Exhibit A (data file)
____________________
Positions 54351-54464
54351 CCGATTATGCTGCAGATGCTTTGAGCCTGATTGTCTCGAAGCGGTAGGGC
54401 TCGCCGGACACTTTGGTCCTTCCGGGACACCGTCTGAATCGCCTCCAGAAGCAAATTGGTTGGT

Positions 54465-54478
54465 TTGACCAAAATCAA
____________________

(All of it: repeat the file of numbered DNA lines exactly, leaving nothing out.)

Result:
Positions 54351-54464
54351 CCGATTATGCTGCAGATGCTTTGAGCCTGATTGTCTCGAAGCGGTAGGGC
54401 TCGCCGGACACTTTGGTCCTTCCGGGACACCGTCTGAATCGCCTCCAGAAGCAAATTGGTTGGT

Positions 54465-54478
54465 TTGACCAAAATCAA